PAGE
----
Thou shall believe in a messianic prophecy
Thou shall perceive reality as multi-layered and semi-subjective
Thou shall adhere to the principles of at least one of the world's major religions until such time as the One returns
These are some of the main beliefs of a reported 16,000 followers of Matrixism, a religion, yes, a religion, inspired by the acclaimed movie trilogy The Matrix. The religion's official website claims The Matrix movies and the associated media are about the fulfilment of an apocalyptic prophecy regarding a messiah and his role in bringing about world peace.
Such is the brilliance of the Wachowski brothers that their films have influenced today's sex, drugs and rock 'n' roll driven younger generation to find religion; and to come up with their own religions.
The trilogy, written and directed by Larry and Andy Wachowski and starring Keanu Reaves as the main protagonist, is just part of an entire media franchise consisting of nine animated short films, several novels and comic books and three mainstream video games. The series tells of an extremely complex science fiction story touching upon various philosophical and religious elements including Buddhism, Christianity, Judaism and some aspects of Hinduism.
The trilogy tells the story of Thomas Anderson, a computer hacker who goes by the alias Neo seemingly living in the world of 1999, but is, in fact, living in a simulated world called the Matrix some time around the year 2199. The world is literally a computer simulation wired into human brains by intelligent machines designed and built by humans in the 21st century.
After a war that lasted generations, the humans, in desperation, covered the sky with thick black cloud in order to cut off the machines' supply of solar power. This did not have the desired effect and eventually the machines won and enslaved the human race by growing them in fields by the millions in order to harness their electrical power and to use their brains as computer units. Neo is unplugged and rescued from the Matrix by Morhpeus and his band of other "freed" rebels believing that Neo is the prophesied 'One' who will fight the Matrix from within and bring freedom back to humanity.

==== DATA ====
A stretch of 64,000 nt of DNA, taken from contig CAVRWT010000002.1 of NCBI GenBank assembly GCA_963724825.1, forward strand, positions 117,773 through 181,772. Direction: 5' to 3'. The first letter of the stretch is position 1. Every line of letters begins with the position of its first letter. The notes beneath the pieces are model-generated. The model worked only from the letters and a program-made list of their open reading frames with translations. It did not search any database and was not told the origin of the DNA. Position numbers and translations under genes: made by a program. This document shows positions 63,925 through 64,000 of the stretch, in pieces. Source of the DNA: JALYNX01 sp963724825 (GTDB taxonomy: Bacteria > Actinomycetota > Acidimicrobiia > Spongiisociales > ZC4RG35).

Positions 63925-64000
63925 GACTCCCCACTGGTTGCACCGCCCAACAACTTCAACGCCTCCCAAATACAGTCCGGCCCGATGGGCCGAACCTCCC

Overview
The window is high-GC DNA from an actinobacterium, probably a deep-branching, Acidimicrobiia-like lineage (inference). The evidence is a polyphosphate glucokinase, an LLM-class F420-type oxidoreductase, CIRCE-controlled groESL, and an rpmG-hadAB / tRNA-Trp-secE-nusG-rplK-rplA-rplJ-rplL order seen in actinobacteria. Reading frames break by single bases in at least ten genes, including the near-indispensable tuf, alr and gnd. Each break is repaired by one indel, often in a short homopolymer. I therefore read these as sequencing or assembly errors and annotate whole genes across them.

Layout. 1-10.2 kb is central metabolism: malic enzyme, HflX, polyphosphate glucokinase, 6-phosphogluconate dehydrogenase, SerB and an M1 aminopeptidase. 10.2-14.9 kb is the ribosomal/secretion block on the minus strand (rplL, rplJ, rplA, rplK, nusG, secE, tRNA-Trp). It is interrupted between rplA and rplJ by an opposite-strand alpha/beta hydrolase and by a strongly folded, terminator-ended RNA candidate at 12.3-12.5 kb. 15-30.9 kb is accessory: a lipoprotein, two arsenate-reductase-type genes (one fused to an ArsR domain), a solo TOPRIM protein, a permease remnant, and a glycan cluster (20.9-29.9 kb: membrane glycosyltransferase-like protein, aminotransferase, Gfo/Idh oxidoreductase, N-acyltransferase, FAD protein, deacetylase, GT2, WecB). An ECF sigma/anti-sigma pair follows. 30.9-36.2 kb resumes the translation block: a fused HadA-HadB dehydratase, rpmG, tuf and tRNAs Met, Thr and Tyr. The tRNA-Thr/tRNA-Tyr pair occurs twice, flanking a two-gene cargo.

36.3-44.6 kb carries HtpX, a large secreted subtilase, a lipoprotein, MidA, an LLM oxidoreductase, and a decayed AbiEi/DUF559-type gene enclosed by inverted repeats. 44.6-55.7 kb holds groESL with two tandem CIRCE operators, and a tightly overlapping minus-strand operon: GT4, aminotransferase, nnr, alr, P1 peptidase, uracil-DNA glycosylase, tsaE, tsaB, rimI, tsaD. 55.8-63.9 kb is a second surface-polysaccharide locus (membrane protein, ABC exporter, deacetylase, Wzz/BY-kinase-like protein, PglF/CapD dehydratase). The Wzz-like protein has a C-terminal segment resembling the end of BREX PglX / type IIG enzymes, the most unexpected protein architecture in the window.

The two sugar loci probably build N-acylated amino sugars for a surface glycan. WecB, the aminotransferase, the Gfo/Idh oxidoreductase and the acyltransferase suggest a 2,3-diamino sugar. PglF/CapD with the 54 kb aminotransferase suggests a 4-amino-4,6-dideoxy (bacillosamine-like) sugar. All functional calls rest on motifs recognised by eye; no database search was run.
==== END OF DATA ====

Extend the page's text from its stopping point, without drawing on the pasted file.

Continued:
After many trials and tribulations Neo succeeds in going to a peace pact with the machines by destroying Agent Smith, a corrupt programme inside the Matrix that starts acting independent of its master programme, in an attempt to bring to an end both man and machine. In the final movie, Neo is left with no choice but to sacrifice himself in order to destroy Smith and save the human race.
Some of the more obvious references to Christianity in the trilogy include the names of the characters Neo and Trinity (Neo's love interest), 'Neo' being an anagram of 'One' which has messianic undertones, and Trinity being a direct reference to the Father, the Son and the Holy Spirit. In the context of the movie, this could be a reference to Neo, Trinity and Morpheus. There is more. Cypher, who betrays Morpheus and his cause, is an obvious nod at Judas.
Morpheus himself is based on the Greek god of dreams. His dream is to free mankind from the Matrix, or in a broader sense, to release man from his slavery to his own brilliance.
Neo's journey is very similar to that of Christ – he comes in the form a 'messiah' who is foretold and later killed and 'resurrected.' This happens in the first movie, when Agent Smith shoots Neo dead and he, miraculously (or so it seems), comes back to life. What really happens is that after finally understanding his capacity as The One, Neo is able to see the Matrix for what it is: an illusion. If the Matrix, and everything that appears to take place in it, is an illusion, then logically his 'death' must be an illusion.
This is why he is able to see everything inside the Matrix as green code at the end of the movie. However, it doesn't change the fact that the scene is a direct parallel to Christ's life story.
The movies are, more or less, an adaptation of the Christian apocalyptic view, but it's not by God's doing that the apocalypse comes about, but by something else; in this case, machine, and by extension, man himself. God is never mentioned nor implied in any of the movies.
The parallels to Buddhism in the movies are more subtle. If you follow Morpheus's explanation of the Matrix to Neo in the first movie, you will notice his idea of the Matrix being a prison cell in your mind that you cannot see, smell or touch, has a striking similarity to the Buddhist belief that everything relates to your mind and your thoughts. It is man's own actions and ignorance that have led to his predicament. In Buddhism, this is called Karma. These are just a few of the many parallels between the Matrix trilogy and religion and philosophy. We have only just peeked into the rabbit hole; it goes a lot deeper. An entire analysis of the three movies, is fascinating, so maybe some other time…